Monday, June 2, 2014

A Sunday Drive

We thought we were heading out for a leisurely Sunday drive. Yesterday around 2,300 public and private gardens were open across France. Our plan was to mosey along and visit 4 or 5 of them within an hour of home. The loop I chose took us into the neighboring Charente Department. We had not explored here yet so all was going to be new and exciting. And exciting it was! 
(Again this week I hope you are pleasantly exhausted at the end of the photos. I try so hard to keep my post tight, but...)

Not even on the list of visits we tumbled upon this monster abandoned chateau, La Mercerie.

Next stop was an amazing garden created by a lovely couple. Even Tom said he was exhausted by their attention to detail. Yet he has plans to return this week to paint. The compositions were wonderful. Jardin de Christaline

Then we tumbled down into a hidden valley with strong flowing springs. The family has owned this property since 1643. The current owners great-grandfather still ran the flour mill. The mill was turned into a summer home in the 1920's and I wish I could show you the unchanged art deco interior. Moulin de Nanteuillet

We took time to recharge with a warm crepe and rose jelly. The owner of the mill came over to make sure we found it delicious and refined.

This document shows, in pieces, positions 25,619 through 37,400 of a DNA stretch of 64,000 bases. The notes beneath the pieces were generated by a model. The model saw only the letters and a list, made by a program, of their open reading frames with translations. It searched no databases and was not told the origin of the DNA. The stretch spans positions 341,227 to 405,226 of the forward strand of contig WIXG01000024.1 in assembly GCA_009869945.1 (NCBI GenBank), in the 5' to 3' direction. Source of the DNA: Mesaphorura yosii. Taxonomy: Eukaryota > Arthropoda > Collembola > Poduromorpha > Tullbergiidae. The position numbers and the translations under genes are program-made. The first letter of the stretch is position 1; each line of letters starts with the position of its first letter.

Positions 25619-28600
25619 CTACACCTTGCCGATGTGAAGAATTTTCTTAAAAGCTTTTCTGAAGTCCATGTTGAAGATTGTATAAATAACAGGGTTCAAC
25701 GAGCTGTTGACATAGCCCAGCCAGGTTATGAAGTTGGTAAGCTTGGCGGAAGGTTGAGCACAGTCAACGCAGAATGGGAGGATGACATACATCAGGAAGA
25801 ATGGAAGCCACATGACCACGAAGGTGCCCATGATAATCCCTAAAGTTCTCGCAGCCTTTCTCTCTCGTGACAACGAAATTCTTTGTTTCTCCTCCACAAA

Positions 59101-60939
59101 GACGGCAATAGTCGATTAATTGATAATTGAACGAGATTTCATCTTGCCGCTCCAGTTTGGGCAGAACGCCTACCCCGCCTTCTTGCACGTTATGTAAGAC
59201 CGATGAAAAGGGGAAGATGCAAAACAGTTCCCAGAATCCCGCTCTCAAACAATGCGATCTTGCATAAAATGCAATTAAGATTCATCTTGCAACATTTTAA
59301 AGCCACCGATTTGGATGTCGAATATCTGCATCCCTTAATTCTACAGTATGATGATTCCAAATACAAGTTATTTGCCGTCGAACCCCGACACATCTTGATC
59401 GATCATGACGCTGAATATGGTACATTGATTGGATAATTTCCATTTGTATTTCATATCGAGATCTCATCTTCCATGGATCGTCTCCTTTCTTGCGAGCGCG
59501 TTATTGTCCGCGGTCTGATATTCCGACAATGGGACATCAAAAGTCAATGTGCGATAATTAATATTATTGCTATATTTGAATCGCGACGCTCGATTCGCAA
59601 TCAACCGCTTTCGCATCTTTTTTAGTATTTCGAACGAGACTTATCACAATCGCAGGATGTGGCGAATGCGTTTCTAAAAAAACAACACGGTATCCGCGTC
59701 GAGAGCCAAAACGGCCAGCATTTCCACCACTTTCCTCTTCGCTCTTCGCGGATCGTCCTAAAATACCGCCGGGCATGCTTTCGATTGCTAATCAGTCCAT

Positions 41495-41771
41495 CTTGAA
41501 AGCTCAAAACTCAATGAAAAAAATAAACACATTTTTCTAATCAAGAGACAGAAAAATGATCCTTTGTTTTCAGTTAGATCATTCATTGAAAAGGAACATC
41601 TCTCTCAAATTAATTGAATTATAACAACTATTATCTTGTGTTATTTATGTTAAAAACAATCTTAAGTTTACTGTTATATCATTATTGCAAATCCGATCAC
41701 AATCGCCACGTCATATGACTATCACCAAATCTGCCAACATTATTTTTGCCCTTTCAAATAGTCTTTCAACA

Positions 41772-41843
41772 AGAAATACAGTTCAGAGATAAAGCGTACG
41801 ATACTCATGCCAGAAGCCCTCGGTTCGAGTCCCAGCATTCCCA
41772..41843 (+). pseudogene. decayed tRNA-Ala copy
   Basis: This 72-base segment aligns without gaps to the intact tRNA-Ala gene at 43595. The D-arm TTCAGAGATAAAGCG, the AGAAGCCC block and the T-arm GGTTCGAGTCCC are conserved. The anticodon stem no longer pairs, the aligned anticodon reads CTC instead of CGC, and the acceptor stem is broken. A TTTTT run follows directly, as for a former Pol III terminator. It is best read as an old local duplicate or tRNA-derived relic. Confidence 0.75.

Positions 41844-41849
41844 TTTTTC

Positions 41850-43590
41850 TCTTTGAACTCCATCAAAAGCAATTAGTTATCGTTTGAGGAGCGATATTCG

Now we climbed up to a perch overlooking golden farm fields. It was becoming obvious that these old gardens had one thing in common, water. All of the properties had several springs and enough water for the farm, home and then extra for the luxury of a garden. This private family home has fallen into the "a gentle plea for chaos" category. Jardins du logis de Chenard

The next gardens were nestled around the ruins of a 12th - 18th century Cistercian Abbey. Springs and a underground water system are the strength of this long inhabited valley. The grounds and the monks living quarters have been lovingly restored. Jardin de l'abbaye de Fontaine Vive

Finally -here is our last stop. Aptly named Jardin du Pere et de la Mere Cucu. "The garden of dad and mom a little bit crazy." And so it charmingly was!

I leave you with the Queen of the Compost. Happy gardening!


Lynn at Southern Fried French said...

Ok now you are making me wish we'd moved to the Dordogne instead. Wow!

KH Macomber said...

Love this post--all of it! More photos is fine by me, especially when you happen upon such wonders.

Particularly like the shot of Tom on the half shell.

Oh, I want a room with a stone floor and a vaulted ceiling, like that dining area.

I can just imagine the highlights you will take back to your gardens from what you saw on your adventure. What a great concept, the whole country garden tour! Cambridge had a library fundraiser of a secret gardens tour, and I plumb missed it. Dang!

xoKris M.